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Covid-19 is just another flu, right? Not so, say medical fundis

By Don Makatile Time of article published Apr 27, 2020

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Johannesburg - FLU HAS never placed a whole country and the world on lockdown. This must be a whole different kettle of fish.

If Covid-19 is flu-like, how far off the mark would the assumption be that it could be treated with the

same degree of success as other respiratory ailments?

The Department of Health says

the spread of the coronavirus is thought to happen mainly via respiratory droplets produced when an infected person coughs or sneezes, similar to how flu and other respiratory pathogens spread.

Symptoms reported for patients with Covid-19 have included mild to severe respiratory illness with a cough, sore throat, shortness of breath or fever, the department says.

Housewives’ tales abound about how to deal with Covid-19 with the same ease as the yearly flu, or at least fortify oneself against it.

Dr Tebello Lincoln Sixishe, a Kagiso physician, says: “First, Covid-19 is a flu-like virus and as part of the preventative measures already advocated, that

is, regular washing of hand, sanitising of surfaces, vitamin C intake, fluid intake, social distancing and so

on, also apply to these kind of respiratory viruses.

“The whole scenario there changes when we deal with Covid-19. Clinical manifestations and, therefore, its specific treatment are different. We need to distinguish between what is prevention and what is treatment.

“When we prevent, in this case for respiratory infections, we focus on those elements that will exacerbate the transmission (spread) of the virus; whereas when we treat, we are now dealing with manifestations of an active disease to try to remove/alleviate those clinical manifestations.

“A cure, on the other hand, in a form of a vaccine, will entail a total eradication of the disease.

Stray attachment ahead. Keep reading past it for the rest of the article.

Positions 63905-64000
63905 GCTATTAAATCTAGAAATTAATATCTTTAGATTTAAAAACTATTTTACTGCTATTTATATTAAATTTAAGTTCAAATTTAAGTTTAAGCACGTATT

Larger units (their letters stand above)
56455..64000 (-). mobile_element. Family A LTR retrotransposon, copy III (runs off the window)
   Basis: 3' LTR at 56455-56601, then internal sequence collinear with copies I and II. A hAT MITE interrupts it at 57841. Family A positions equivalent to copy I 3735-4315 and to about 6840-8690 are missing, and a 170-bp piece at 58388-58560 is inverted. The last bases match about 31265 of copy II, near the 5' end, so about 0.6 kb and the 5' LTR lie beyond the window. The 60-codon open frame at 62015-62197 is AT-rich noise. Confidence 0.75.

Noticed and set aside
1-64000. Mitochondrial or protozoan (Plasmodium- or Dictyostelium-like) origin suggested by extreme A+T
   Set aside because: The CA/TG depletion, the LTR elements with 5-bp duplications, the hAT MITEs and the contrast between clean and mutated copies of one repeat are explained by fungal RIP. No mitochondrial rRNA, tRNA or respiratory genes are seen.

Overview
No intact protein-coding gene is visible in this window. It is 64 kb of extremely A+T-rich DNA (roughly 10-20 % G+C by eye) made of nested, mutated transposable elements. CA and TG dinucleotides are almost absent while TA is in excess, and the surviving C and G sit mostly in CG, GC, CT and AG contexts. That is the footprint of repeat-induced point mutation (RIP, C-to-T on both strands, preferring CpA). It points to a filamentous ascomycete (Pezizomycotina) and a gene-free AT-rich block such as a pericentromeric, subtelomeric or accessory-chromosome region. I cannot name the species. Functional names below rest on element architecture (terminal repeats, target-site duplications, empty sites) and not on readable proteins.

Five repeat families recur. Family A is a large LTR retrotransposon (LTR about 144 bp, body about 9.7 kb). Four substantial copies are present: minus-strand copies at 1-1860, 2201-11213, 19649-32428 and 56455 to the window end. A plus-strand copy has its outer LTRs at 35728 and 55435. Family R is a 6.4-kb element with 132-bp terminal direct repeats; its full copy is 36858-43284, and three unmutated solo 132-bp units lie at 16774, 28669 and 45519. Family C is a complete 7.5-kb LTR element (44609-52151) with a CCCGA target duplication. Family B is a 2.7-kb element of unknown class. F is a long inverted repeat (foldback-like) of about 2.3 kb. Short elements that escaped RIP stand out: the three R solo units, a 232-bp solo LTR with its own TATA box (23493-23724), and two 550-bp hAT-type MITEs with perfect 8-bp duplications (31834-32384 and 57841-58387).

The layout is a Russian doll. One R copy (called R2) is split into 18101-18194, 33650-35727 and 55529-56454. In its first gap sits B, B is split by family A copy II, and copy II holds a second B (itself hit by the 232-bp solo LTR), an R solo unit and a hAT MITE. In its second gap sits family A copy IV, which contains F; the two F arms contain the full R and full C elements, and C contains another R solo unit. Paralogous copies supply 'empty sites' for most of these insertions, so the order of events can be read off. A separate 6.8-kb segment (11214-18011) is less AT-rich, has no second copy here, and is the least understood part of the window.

“When we say Covid-19 shares the same characteristics with influenza, we mean in the way their prevention is similar and not in their treatment.

“This is an important feature in the disease process because it is at the inception where we then emphasise prevention. That is also a big step if your preventative measures are successful. You then end up with a much lower transmission rate.”

Trained in Havana, Cuba, Sixishe says: “This will explain the rapid spread of this virus in the West where the main focus in health has always been in the secondary and tertiary spheres of health, whereas if you look at the most under-developed countries, like Cuba, who have a strong focus on primary health care, this (the spread) has not been the case.

“This is also a case with South Africa because of its radical approach of an early lockdown and stringent adherence to preventive measures; that is why we are seeing a slower rate of infection here at home.”

Dr Norman Mabasa, a leading general practitioner and former Limpopo health MEC, says: “The coronavirus is said to be just another type of flu. In fact, those that have seen the worst of it refer to it as ‘viral pneumonia’.

“Ordinary influenza does not wage a war with the lungs the way the coronavirus does. The ‘normal flu’ resolves on its own without causing fatalities. Those infected don’t have to be quarantined as opposed to those infected by coronavirus. The latter demonstrates how infectious it is as opposed to its counterparts.”

Covid-19 is a different beast altogether, says Mabasa: “At worst, the lungs battle to eliminate the coronavirus at their own expense until their lining is damaged. It is this damage that causes the lungs to fail to absorb oxygen which we need for our bodies (which is why it is named ‘viral pneumonia’).

“This is when people are taken to ICU to try to ventilate as the lungs fail to do so by themselves.

“The damaged lung, which cannot absorb the oxygen, results in other organs getting damaged and ultimately people’s demise. This thus makes this virus different from its ‘cousins’.”

Another Kagiso medico, Dr Solly Motlanthe, says: “There is no specific treatment for influenza but seasonal vaccine helps in targeting certain predicted strains that might lead to serious disease. There are many different strains of influenza and coronaviruses.

“Most influenza and Sars-CoV-2 illnesses are mild but few can be deadly, depending on the particular strain involved. For example, influenza A virus is associated with high levels of admission to ICU.

“Both infect humans by entering the layer covering the nose, throat, large air pipes, and small air pipes and, finally, the balloon-like structures called the alveoli that are surrounded by small blood vessels.

“When you breath in, the oxygenated air passes through these structures, reach the alveoli, pass through the alveolar layer, into the blood vessels and en route to supply all organs with oxygen for survival.”

Motlanthe says there are four sub-families of coronaviruses.

“Children younger than five years old have an immature immune

system. People with heart diseases, smokers or those with chronic lung diseases, those with low immunity or defence like HIV and not on treatment, those on chemotherapy for cancer, those with organ transplants, those over 65 years old, diabetics, obesity, pregnant women and so on are at a high risk of developing serious

disease that might sometimes warrant hospital admission.”

Sunday Independent 

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